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Stock-Option Grants Trip Cablevision

Cablevision Systems said it may have to restate prior results after an internal investigation disclosed discrepancies in stock-option grants awarded for the years 1997-2002. As a result, Cablevision said it would not release full second-quarter results while it continues its investigation.

Stock-option-grant discrepancies have become a big issue in the past few months as more than 80 large corporations, such as Home Depot and Apple Computer, have been part of an ongoing Securities and Exchange Commission investigation.

Stock options usually allow holders to buy a specific number of shares at a later date at a preset price. The holder stands to reap more money if the stock price on that later date exceeds that of the preset price. At issue with Home Depot and Apple is whether those companies improperly changed the dates of the options in order to ensure that the holders experienced a gain.

It was because of those concerns that Cablevision decided to launch its own investigation of its options and stock-appreciation-rights grants, Cablevision said in an 8-K filing with the SEC Tuesday. According to the filing, Cablevision said it determined that the date and exercise price assigned to a number of its stock-option and SAR grants during the 1997-2002 period did not correspond to the actual grant date and the closing price of its common stock on that day.

Cablevision said in the filing that it has not yet determined how big an adjustment it will have to make to its financial statements or the resulting tax and accounting impacts, but the company added, “Management has concluded that the financial statements for all of the periods beginning Jan. 1, 1997, should not be relied upon.”

Cablevision executives declined to answer questions regarding the options investigation on a conference call with analysts Tuesday morning regarding its second-quarter results.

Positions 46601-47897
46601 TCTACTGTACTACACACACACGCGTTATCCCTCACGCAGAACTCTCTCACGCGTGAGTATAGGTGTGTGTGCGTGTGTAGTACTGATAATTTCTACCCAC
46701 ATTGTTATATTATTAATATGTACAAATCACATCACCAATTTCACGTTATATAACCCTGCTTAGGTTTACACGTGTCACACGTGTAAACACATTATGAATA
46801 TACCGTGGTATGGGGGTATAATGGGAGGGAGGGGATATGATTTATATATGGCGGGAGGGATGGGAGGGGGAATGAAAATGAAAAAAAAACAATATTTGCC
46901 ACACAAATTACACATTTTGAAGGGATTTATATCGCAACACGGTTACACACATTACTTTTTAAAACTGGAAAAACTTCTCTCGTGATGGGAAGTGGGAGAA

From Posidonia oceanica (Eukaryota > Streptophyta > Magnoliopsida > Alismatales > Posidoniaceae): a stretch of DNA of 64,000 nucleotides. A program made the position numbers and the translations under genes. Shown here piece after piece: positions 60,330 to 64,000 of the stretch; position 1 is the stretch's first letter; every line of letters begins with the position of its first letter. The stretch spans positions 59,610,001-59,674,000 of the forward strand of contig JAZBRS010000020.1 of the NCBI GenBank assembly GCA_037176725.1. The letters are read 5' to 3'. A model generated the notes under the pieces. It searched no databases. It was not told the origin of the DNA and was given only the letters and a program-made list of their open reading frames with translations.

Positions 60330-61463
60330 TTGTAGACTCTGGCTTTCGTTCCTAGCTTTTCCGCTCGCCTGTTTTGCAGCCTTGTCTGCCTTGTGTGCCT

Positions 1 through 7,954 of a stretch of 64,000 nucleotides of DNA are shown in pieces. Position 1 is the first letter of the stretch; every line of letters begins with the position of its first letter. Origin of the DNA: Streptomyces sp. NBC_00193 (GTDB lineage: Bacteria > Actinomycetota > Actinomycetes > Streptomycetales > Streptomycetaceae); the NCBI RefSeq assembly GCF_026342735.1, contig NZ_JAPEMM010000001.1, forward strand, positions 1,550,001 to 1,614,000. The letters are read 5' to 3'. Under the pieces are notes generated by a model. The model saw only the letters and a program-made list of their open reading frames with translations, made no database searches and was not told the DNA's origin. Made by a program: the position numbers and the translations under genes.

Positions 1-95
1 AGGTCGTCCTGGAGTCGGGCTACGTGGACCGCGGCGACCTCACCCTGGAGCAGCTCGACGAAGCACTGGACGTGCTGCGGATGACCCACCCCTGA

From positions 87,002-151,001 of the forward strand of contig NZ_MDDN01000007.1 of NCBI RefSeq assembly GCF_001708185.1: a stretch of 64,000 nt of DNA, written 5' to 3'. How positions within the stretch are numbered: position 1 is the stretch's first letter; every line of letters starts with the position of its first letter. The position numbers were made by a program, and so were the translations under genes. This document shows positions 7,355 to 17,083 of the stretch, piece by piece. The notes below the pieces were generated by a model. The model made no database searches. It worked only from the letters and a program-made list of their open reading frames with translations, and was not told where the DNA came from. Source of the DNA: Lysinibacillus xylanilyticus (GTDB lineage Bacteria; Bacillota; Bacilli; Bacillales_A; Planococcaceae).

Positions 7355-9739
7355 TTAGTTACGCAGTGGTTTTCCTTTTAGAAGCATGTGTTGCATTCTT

The revelation marred what was a strong quarter for Cablevision -- revenue was up 15.6% and the Bethpage, N.Y.-based cable operator added about 35,000 basic subscribers during the quarter. Digital subscribers rose by 143,499, high-speed-Internet additions were 84,819 and telephony additions were 122,234.

The strong basic-subscriber growth forced Cablevision to increase guidance for the full year to 3.5%-4% basic-subscriber gains for the full year compared with previous guidance of 2.5%-3% growth.

Banc of America Securities cable and satellite analyst Doug Shapiro -- who had estimated that Cablevision would add about 20,000 basic customers during the quarter -- said the MSO hasn’t experienced that level of basic-customer growth since the mid-1990s.

In a research report, Shapiro wrote that while he expected the option investigation to pressure the stock, he anticipated that it would be largely offset by continued strong financial results.

“We think [Cablevision] is supported by the underlying asset value and, perversely, should the option issue prove material, it could even raise the likelihood, or at least the perceived likelihood, of a sale,” Shapiro wrote. “As a result, we think any sustained weakness in the stock would prove a buying opportunity.”

Investors must have been listening. Although Cablevision shares were down 58 cents each (2.6%) in early trading Tuesday to $21.50 per share, they rebounded almost immediately, priced at $22.30 each (up 22 cents) as of 10:05 a.m. (EST).